tomcat-dev mailing list archives

Site index · List index
Message view « Date » · « Thread »
Top « Date » · « Thread »
From Konstantin Kolinko <>
Subject Re: Using CSRF prevention filter with session-timeout workflow resumption
Date Thu, 21 Nov 2019 17:32:35 GMT
ср, 20 нояб. 2019 г. в 23:36, Christopher Schultz
> All,
> The servlet spec defines the workflow for form-based authentication:
> if the client requests a protected resource, an authorization check is
> performed. If the user is unauthenticated, the login form is shown.
> Successful login allows the user to be sent to the
> originally-requested resource.
> This works great to allow users to pick-up workflows where they
> left-off in the case of session timeout: once authenticated, the user
> is sent back to the page they were trying to get to originally,
> including a potential re-POST of form data, for example.
> With the CSRF prevention filter in-place, this then causes an error
> (well, CSRF policy violation == forbidden response) because the nonce
> originally added to the request's query string no longer matches a
> valid nonce on the server.
> This can be considered both good and bad behavior. Good: if handed a
> forged nonce from an attacker, the nonce will not be valid if the user
> is asked to login. Session-fixation attacks could get an attacker
> around this. Bad: it completely and totally breaks workflow-resumption.
> I'm looking for a way around this because I *really* like the fact
> that you can resume a workflow after re-authenticating.
> (I happen to be using a 3rd-party authentication and authorization
> library implemented as a Filter and I'm having some issues with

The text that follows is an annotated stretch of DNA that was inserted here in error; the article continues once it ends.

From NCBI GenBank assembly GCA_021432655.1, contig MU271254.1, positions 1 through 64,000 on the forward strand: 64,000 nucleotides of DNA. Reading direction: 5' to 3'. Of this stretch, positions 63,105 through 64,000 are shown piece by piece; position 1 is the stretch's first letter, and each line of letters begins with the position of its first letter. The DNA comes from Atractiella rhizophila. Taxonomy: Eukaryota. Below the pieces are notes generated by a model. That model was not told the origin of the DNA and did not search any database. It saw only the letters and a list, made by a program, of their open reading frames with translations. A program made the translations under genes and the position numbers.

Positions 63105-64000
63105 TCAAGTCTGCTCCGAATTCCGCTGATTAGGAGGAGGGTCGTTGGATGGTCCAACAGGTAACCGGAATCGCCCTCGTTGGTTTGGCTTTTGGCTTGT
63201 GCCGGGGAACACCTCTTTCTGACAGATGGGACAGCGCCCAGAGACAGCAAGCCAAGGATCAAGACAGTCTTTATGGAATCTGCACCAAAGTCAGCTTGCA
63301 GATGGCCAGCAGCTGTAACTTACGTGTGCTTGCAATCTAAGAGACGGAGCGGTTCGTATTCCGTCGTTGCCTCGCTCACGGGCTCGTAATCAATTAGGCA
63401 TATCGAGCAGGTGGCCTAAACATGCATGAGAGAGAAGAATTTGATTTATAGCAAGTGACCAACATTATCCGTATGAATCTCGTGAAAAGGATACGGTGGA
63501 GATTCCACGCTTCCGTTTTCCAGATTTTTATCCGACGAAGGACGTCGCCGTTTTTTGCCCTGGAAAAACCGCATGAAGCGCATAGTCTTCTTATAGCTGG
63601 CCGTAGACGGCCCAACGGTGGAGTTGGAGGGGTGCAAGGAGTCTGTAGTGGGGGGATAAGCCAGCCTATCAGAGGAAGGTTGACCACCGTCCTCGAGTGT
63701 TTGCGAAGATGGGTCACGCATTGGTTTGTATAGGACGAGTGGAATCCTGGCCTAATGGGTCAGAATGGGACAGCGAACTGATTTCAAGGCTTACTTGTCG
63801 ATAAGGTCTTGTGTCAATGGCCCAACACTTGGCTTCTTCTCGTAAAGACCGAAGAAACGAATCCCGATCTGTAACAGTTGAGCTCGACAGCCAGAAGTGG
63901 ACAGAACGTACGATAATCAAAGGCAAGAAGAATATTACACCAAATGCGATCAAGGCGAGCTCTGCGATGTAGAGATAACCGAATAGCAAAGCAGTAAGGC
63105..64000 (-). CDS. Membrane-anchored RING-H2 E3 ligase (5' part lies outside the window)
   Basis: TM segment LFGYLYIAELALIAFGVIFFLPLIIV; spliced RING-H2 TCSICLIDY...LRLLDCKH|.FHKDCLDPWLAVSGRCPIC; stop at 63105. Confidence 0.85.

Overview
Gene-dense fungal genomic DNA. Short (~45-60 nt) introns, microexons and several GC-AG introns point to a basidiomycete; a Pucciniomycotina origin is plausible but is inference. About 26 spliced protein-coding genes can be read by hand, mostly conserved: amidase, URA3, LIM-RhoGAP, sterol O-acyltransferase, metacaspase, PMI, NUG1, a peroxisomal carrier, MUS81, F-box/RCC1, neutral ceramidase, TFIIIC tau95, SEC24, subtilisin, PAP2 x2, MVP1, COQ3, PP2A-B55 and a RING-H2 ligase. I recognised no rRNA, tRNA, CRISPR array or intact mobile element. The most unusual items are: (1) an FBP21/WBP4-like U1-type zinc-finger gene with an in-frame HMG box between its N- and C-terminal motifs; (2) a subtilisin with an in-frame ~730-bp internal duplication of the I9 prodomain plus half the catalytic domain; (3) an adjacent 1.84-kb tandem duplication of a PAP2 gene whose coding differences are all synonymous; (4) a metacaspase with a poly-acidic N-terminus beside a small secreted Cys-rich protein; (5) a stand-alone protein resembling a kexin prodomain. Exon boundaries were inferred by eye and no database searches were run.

> getting that working as well, but the problem exists with the stock
> Tomcat authenticators.)
> Is there a safe way to implement workflow-resumption in the presence
> of the CSRF prevention filter? Or even under *any* CSRF scheme?

1. I think you need to look at specific examples.

E.g. with Tomcat Manager web application, do you want to resume such
an operation?

Possible scenarios:
1) The operation was triggered from a stale page
E.g. the top page was open for more than 30 minutes and one tries to
stop a web application, or to upload a new one.

2) The operation was triggered by following a bookmark in a browser

3) The operation was triggered by following a link prepared by an attacker

4) An attacker triggers a link silently, e.g. using it as a src
address for an image.

2. I think that resuming an operation

a) needs some clear confirmation from a user.

b) should be distinct from any other confirmation. E.g. not to be
confused with an authentication prompt.

c) it should be clear to a user what specific operation is being resumed.

So that an attacker (in scenario 3)) cannot trick you into performing
a different operation than what you were expecting.

3. I think that a lot can be done with a custom 403 page if there is
an indication that the 403 response was triggered by a CSRF filter.

At least we can make the 403 page in Tomcat Manager more friendly in
case the rejection was caused by CSRF protection.

We already have some request attributes that indicate that there was a
problem with processing of a request,


I use them in configurations for AccessLogValve.

Maybe we could introduce similar features for the rejections generated
by CsrfPreventionFilter, CorsFilter, RemoteAddrFilter /
RemoteAddrValve, so that the cause of rejection could be visible in an
access log and so that one could prepare a custom error page.

Best regards,
Konstantin Kolinko

To unsubscribe, e-mail:
For additional commands, e-mail:

View raw message